There has been quite a lot of tumult associated with the National Labor Relations Board (NLRB) under President Obama, and the past few weeks have been no different. Just this past week, before heading out for the August recess, the U.S. Senate voted to confirm five members to the Board, including four news ones.
Chairman Mark Pearce was confirmed, as were Democratic nominees Kent Hirozawa and Nancy Schiffer. According to The Associated Press “both have long experience as labor lawyers,” with Schiffer last serving as associate general counsel to the American Federation of Labor and Congress of Industrial Organizations (AFL-CIO). The Senate also confirmed the two Republicans nominees, Philip A. Miscimarra and Harry I. Johnson III.
Now, the Board moves forward. It has a variety of significant issues pending before it; some have lingered for quite some time. In addition, if the U.S. Supreme Court affirms the D.C. Circuit Court’s decision in Noel Canning and declares that President Obama’s recess appointments to the Board were unlawful, the new Board will have its work cut out for it. Such a decision would invalidate as many as one thousand decisions and orders requiring the new Board to consider each one anew.
But for most in the business community, the new Board looks like the previous Obama Labor Boards. Chairman Pearce, who has been on the Board since 2010, has supported sweeping changes in Board law and procedure for the sole purpose of making union organizing easier. Nancy Schiffer is the third appointment to the Board made by President Obama of a person who comes directly to the Board from working for Big Labor. Prior to this administration, a lawyer working for a union would first have to serve a period of time in a neutral capacity before they could sit on the Board. It will be difficult for Schiffer to be impartial and we do not anticipate she will be. During her career at the AFL-CIO she zealously argued in favor of card check and against continuation of the secret ballot. Her testimony on the issue turns a blind eye to the pressure employees would be under if they were required to cast a vote for or against the union on a card in public.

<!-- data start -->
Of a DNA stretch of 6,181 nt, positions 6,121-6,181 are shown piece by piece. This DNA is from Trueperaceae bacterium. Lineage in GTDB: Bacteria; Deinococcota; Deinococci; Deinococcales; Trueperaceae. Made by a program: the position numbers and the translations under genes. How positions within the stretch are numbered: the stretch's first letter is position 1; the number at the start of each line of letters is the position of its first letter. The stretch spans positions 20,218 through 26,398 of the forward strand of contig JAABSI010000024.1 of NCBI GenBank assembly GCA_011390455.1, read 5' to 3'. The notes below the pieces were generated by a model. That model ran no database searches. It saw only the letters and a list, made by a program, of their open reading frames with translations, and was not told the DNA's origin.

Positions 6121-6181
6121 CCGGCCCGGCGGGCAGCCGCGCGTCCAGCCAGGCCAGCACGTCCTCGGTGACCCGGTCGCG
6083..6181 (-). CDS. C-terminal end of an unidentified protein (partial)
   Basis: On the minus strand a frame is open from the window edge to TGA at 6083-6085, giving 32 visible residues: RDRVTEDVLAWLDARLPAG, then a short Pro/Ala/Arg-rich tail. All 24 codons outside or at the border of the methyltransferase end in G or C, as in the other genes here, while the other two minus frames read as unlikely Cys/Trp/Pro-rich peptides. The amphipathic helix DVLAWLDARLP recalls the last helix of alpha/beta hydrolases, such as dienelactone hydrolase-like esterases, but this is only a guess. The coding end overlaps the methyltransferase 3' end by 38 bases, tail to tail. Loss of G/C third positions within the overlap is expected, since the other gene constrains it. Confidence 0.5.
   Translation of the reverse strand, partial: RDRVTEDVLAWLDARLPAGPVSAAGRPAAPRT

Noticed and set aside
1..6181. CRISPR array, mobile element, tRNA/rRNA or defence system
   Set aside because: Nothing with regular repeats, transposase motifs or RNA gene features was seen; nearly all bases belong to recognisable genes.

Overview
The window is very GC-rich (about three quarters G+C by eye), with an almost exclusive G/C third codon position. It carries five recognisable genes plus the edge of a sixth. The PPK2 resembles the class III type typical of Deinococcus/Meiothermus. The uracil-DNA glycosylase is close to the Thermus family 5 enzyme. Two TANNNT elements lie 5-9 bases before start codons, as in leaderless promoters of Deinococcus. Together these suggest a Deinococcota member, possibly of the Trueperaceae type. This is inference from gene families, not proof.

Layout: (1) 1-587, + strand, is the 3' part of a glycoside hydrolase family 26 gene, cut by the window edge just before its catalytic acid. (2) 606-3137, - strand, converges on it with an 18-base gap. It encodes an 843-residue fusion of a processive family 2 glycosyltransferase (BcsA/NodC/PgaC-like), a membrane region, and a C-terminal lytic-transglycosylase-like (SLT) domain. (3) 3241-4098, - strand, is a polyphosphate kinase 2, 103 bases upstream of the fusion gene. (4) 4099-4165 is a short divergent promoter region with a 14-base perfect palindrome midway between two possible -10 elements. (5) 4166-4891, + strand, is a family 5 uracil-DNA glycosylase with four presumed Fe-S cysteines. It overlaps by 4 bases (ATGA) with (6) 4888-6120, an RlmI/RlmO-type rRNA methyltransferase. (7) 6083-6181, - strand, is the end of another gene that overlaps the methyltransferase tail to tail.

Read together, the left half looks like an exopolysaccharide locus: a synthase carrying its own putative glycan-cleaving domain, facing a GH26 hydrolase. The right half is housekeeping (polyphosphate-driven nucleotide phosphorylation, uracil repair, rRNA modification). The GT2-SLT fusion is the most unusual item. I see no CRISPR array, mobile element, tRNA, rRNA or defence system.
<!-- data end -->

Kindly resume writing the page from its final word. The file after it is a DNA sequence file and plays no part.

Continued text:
Lafe Solomon appears to have been unceremoniously shoved aside and in his place Richard Griffin has been nominated as general counsel. Griffin is one of the two recess appointees to the Board who continued to issue decisions after the D.C. Circuit held they were without authority to do so. Some of the decisions they issued further developed the law under controversial Obama Board precedent. This decision-making continued even after two other circuit courts joined the D.C. Circuit in holding they were non-members.